Pistorius, convicted of culpable homicide in shooting death of girlfriend Reeva Steenkamp, will likely serve about 10 months of five-year sentence, before completing it under house arrest More

UN to Aid Central Africa in Polio Vaccinations

Synchronized vaccinations will be conducted after Cameroon reports a fifth case of the wild polio virus in its territory More

WHO: Ebola Vaccine May Be in Use by Jan.

WHO assistant director Dr. Marie Paule Kieny says clinical trials of Ebola vaccines are underway or planned in Europe, US and Africa More

This forum has been closed.
Comments
     
There are no comments in this forum. Be first and add one

Featured Videos

Your JavaScript is turned off or you have an old version of Adobe's Flash Player. Get the latest Flash player.
After Decades of Pressure, Luxembourg Drops Bank Secrecy Rulesi
X
October 21, 2014 12:20 AM
European Union finance ministers have reached a breakthrough agreement that will make it more difficult for tax cheats to hide their money. The new legislation, which had been blocked for years by countries with a reputation as tax havens, was approved last week after Luxembourg and Austria agreed to lift their vetoes. But as Mil Arcega reports, it doesn’t mean tax cheats have run out of places to keep their money hidden.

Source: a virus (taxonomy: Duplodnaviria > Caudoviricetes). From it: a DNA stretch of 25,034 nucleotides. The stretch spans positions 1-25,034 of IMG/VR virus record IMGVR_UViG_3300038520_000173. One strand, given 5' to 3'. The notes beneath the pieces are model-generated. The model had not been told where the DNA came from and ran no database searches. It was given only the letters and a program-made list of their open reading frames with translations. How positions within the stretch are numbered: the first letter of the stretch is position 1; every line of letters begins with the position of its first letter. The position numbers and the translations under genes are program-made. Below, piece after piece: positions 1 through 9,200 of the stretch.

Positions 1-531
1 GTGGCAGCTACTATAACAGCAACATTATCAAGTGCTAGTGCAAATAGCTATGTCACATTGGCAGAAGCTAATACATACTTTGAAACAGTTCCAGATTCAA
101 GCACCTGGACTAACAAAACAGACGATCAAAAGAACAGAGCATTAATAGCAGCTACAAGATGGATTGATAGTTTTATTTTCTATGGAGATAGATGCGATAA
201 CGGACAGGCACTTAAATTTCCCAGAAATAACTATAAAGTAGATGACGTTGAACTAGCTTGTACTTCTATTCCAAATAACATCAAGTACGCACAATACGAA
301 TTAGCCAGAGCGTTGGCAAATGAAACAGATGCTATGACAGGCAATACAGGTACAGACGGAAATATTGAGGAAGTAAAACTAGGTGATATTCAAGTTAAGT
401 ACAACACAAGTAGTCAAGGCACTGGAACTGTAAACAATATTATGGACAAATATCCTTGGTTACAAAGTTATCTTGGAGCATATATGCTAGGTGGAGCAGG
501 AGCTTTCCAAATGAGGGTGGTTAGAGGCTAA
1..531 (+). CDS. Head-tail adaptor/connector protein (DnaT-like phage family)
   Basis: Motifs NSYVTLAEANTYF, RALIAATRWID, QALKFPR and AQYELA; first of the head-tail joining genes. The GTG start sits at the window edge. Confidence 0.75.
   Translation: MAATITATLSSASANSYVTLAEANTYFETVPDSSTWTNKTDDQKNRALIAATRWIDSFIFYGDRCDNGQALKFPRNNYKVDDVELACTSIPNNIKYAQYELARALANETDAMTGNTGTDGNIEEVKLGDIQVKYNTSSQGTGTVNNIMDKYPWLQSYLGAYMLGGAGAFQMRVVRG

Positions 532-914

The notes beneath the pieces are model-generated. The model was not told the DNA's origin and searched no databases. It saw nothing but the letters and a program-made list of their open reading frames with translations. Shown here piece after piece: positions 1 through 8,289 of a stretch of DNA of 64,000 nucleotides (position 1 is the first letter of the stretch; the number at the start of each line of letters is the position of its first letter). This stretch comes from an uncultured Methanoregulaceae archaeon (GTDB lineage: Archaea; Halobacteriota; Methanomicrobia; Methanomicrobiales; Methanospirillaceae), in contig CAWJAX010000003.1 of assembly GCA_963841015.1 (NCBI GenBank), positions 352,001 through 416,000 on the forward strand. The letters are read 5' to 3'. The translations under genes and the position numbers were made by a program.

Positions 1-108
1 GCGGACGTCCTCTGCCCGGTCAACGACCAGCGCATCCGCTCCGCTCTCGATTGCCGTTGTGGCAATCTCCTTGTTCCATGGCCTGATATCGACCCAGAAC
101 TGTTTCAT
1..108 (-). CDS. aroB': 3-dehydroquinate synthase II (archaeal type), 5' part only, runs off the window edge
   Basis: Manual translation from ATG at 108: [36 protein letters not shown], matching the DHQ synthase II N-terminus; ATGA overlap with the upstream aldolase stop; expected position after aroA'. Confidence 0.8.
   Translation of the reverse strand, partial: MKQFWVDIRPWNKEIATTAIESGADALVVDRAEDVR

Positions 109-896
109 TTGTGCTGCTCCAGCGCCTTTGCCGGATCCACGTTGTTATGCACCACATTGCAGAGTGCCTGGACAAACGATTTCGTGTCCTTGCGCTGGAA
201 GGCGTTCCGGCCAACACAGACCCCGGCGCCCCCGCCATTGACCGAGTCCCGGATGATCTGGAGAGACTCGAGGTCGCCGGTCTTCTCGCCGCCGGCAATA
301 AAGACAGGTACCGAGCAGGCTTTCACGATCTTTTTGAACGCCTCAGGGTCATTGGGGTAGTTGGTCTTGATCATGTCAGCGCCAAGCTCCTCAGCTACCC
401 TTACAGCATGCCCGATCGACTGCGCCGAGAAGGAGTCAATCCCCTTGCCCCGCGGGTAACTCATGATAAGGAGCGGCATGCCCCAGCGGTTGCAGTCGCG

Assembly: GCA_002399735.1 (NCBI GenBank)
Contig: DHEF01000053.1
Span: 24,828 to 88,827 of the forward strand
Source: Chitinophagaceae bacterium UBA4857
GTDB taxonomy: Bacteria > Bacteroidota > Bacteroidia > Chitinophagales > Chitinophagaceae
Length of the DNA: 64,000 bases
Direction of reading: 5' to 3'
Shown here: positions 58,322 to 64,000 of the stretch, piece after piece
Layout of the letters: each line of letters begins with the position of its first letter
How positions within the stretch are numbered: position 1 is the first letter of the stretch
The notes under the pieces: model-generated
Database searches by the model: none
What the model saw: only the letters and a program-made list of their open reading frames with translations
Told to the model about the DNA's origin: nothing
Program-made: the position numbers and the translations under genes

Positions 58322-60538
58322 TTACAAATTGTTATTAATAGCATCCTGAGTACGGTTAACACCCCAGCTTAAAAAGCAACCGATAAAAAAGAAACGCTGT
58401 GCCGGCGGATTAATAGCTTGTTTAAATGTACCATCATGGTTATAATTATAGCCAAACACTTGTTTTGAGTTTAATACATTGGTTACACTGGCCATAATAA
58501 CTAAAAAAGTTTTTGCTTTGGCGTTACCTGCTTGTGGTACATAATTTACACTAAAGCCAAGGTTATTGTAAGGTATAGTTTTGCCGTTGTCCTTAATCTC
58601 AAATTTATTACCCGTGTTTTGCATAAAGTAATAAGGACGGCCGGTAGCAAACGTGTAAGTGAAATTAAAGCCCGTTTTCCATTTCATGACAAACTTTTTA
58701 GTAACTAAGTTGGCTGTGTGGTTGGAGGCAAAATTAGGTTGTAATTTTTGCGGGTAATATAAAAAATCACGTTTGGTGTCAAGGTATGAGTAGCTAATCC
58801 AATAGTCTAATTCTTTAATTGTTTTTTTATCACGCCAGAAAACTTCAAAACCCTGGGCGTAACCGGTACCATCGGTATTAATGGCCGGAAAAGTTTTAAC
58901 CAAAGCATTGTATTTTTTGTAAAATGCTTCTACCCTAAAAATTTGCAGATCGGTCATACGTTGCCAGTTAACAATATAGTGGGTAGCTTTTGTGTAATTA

Video

Video After Decades of Pressure, Luxembourg Drops Bank Secrecy Rules

European Union finance ministers have reached a breakthrough agreement that will make it more difficult for tax cheats to hide their money. The new legislation, which had been blocked for years by countries with a reputation as tax havens, was approved last week after Luxembourg and Austria agreed to lift their vetoes. But as Mil Arcega reports, it doesn’t mean tax cheats have run out of places to keep their money hidden.
Video

Video Kobani Refugees Welcome, Turkey Criticizes, US Airdrop

Residents of Kobani in northern Syria have welcomed the airdrop of weapons, ammunition and medicine to Kurdish militia who are resisting the seizure of their city by Islamic State militants. The Turkish government, however, has criticized the operation. VOA’s Scott Bobb reports from southeastern Turkey, across the border from Kobani.